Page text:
- Finally the last category was “defensive rebound”. Russell attacked the boards and got the rebound once in this first quarter and didn’t significantly impact the team D.
Now the offense. The Point Guard is the quarterback of the offense, the catalyst for scoring. How well did he excel? I came up with 7 categories on offense, or 7 areas that I noticed where Russ was either lacking, did well, or had minor or no involvement:
- The first category is “finds the open man”. By that I mean he finds a guy who is in position to make a play. The open guy in the corner, or the guy cutting to the basket, or he hits the roller just right on the screen and roll. Of the 18 possessions in the first quarter Russ hit the open man 7 times. He was credited with 4 assists, the other three were missed shots and he got no credit, but he hit the right man at the right time. One play that the Thunder ran repeatedly was a back pass to the trailer. Usually it was transition where we got a turn or a defensive rebound and Russ got the ball and took off running. It seemed to be Uncle Jeff that was predominantly the trailer in this game, but Russ just seemed to know where he was and penetrated into the paint a bit and then whipped a pass back to Jeff who was heading for the rim. Easy money.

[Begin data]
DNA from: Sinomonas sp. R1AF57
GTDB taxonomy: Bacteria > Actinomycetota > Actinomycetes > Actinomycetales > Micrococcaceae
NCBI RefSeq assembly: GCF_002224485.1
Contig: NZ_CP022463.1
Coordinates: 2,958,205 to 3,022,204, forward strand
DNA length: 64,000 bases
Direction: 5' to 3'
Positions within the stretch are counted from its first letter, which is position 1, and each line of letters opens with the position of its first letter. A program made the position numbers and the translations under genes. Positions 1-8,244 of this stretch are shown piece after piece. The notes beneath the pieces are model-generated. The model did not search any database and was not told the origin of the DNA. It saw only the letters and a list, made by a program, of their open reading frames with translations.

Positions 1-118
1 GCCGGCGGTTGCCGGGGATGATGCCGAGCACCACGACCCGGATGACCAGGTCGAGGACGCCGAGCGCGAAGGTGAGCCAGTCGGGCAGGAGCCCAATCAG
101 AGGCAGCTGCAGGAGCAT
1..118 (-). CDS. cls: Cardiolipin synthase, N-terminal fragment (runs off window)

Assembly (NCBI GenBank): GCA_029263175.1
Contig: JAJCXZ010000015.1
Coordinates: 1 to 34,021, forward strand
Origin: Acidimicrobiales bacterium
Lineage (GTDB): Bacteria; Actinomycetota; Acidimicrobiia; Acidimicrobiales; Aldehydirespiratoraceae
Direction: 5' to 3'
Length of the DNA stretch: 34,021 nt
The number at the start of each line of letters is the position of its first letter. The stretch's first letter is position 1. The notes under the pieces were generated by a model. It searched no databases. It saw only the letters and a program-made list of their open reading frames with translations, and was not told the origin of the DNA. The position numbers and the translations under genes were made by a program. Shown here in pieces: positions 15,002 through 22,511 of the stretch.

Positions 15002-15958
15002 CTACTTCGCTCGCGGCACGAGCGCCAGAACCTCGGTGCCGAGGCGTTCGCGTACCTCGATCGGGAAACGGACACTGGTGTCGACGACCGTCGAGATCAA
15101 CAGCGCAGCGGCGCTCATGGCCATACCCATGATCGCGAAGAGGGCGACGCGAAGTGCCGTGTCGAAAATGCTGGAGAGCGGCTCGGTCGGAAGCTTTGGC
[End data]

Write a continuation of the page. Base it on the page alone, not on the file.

- Next was “gets jammed”. Russ got two checks in that box. This is where he probes the defense with his dribble and gets bottle necked, often picking up his dribble. He gets trapped and has to find someone to pass to in a hurry. Russ needs to learn to not pick up his dribble there so he can get himself out of the trap. Thunder fans saw a lot of this during the season.
- Next is “forces bad shot”. Russ took two of those in the first quarter of the game. One was a 22 footer with 16 seconds on the shot clock, the other was a 21 footer with 19 seconds on the shot clock. These long twos are the least efficient shot on the court and with so much time on the clock compounded with Russ’s poor shooting percentages, it’s as good as giving away the possession.
- Next is “risky or bad pass”. This is regardless of whether or not it resulted in a turn, just an ill advised pass when a better decision could have been made. Russ made two of those, but his teammates saved the possessions and Russ wasn’t charged with a turn.